Ian Singleton on "Résumé Against Boredom"by Fringe Magazine • 08.20.2012
Today in Vintage Fringe we’re revisiting Ian Singleton’s “Résumé Against Boredom,” originally published in Issue 22. We asked Ian a few questions about the piece and about how life has changed since we first published it.
Fringe Magazine: What inspired this piece?
Ian Singleton: The Work theme from Fringe inspired this piece. I’ve had a varied array of jobs, and I had always written about them. Also, at the time I’d been doing a lot of thinking about work. I guess many writers aren’t lucky enough to have only their “work”. Most of us, I imagine, have a “job” on top of it all. I heard about the study in the British journal from a coworker. I was in the lucky position of having scientific proof of everything I was feeling, of the way my job was making me feel. Another answer is that literature has always provided an escape from the humdrum of the workday for me, since I finished high school and worked summers. I remember reading and writing on my lunch breaks, or my whatever breaks, and thinking, “If I only had more time…” Each school year I would become disappointed in higher education. Then I would work some job for a whole summer, like being a mailman six days a week, hearing about my friends’ summer excesses, and I would appreciate the college years, probably more than a lot of lucky kids.
FM: Looking at it 2.5 years later, is there anything you’d change?
IS: That’s a tough question. I’ve looked at it a few times over the couple of years it’s been up, sometimes trying to imagine I’m a supervisor reading it. I’m proud of it. I also think of it at this point as a production that took more than just me to become what it has. [Fringe Nonfiction Editor] Llalan Fowler gave me some good edits for it, and I worked harder on it than I had expected. If you change the question to, “Would I have written it differently today?” the answer is probably yes. I can’t say what I would change, but I myself have changed since then.
FM: What do you do to fight boredom these days?
IS: There’s a story by Tobias Wolff in which a sideline character in a fast food restaurant is described as listening to music, and the narrator reasons that this means she’s a creative person and her brain needs more stimulus than assembly line food can provide. I think that’s true for many of us. When I was a mailman, the postal inspector announced he would follow (”inspect”) me on my route one day. All the union guys told me different tactics to deal with him. This letter carrier said: “Go as slow as you can to show him you need that time. Stretch it out.” Another letter carrier said: “Go as fast as you can. Lose that asshole!” I walked at a moderate pace, took my breaks, tried to be friendly, as I was raised to be. Sometimes it’s easier to put on some music and do a repetitive task without thinking, without trying to figure out how to escape. But then you’re basically becoming an automaton. Of course it’s easier. You’re not being human. I could go on about this for a lot longer. I better stop.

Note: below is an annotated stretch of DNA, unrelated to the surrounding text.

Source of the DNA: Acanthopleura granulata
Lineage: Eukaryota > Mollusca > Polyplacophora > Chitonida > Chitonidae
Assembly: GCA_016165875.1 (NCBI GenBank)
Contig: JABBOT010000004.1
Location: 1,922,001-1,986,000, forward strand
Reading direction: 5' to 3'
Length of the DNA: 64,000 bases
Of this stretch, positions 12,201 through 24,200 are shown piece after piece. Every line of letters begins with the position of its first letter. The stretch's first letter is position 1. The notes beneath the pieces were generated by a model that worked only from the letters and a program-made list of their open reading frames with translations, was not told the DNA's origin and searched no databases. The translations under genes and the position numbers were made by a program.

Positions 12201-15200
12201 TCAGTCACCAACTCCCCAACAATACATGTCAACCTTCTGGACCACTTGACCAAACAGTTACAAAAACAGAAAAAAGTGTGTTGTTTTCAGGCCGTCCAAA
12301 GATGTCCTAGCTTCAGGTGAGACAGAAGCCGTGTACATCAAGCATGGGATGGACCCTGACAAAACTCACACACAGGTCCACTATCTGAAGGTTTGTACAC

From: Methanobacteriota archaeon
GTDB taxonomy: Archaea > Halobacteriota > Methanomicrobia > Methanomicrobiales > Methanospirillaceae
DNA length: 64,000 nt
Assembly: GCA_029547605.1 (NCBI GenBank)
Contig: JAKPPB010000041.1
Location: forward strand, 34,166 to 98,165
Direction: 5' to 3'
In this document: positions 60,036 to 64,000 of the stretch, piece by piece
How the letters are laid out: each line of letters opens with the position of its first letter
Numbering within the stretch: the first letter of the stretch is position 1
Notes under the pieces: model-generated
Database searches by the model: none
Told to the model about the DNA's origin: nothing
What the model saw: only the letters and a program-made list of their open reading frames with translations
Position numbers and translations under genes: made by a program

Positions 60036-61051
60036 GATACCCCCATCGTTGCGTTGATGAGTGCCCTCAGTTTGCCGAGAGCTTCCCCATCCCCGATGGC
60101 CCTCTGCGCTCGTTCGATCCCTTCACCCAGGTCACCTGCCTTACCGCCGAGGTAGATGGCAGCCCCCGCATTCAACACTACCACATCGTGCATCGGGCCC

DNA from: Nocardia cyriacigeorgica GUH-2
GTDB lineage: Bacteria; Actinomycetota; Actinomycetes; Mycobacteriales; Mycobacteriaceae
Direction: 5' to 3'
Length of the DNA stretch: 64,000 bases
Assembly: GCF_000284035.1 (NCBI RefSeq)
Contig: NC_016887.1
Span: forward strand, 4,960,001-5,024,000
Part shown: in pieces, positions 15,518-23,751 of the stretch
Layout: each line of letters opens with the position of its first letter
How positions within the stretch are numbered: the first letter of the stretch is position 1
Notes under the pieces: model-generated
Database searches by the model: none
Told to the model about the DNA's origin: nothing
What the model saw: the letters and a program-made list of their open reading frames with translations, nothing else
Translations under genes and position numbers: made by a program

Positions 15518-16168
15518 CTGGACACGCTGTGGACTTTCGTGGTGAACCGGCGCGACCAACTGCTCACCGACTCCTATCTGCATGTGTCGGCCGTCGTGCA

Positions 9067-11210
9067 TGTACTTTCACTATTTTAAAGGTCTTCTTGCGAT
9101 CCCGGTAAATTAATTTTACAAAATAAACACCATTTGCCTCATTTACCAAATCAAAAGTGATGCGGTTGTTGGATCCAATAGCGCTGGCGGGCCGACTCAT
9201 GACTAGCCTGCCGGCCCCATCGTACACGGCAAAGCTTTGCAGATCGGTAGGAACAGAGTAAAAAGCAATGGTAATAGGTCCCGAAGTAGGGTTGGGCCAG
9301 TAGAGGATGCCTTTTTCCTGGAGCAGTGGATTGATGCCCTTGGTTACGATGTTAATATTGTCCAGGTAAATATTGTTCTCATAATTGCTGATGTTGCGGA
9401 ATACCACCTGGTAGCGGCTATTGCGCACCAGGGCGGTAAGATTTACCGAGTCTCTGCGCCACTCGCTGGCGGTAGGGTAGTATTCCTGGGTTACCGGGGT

FM: What have you been up to since we published this? Tell us about your book.
IS: I’ve published some stories, a couple reviews, a poem, a translation of a Russian poem, and I just heard that my manuscript of short stories is up for publication in a few years. The book that will come out includes stories that are from 7 to 1 years old. When I found out I dropped to my knees and looked at the sunlight on the ceiling. I was alone on a Sunday afternoon, so I decided to get out of the house and walk around. While walking, I realized I was relieved. Now I can work on other things, and I can finally set those stories aside. I’m drafting and trying to limit my obsessive tendency to jump between different projects. With regard to question 2, I guess I could work on something for the rest of my life. Tobias Wolff, again, has a bit to say about that in the introduction to his book Our Story Begins. But now some of my stories will be in a book with its own editor, which someone has designed. A group of people will have made a production of it. I feel like my work with these stories is done; though, I suppose I’m gonna have to market the book. I’ve never done this before, obviously. Mostly, I feel relieved. I feel released to do newer, better writing.
Here’s an image that this piece reminded me of. It hung over the punch clock at the Labadie Collection, where I worked for a couple years, one of the best jobs I’ve had.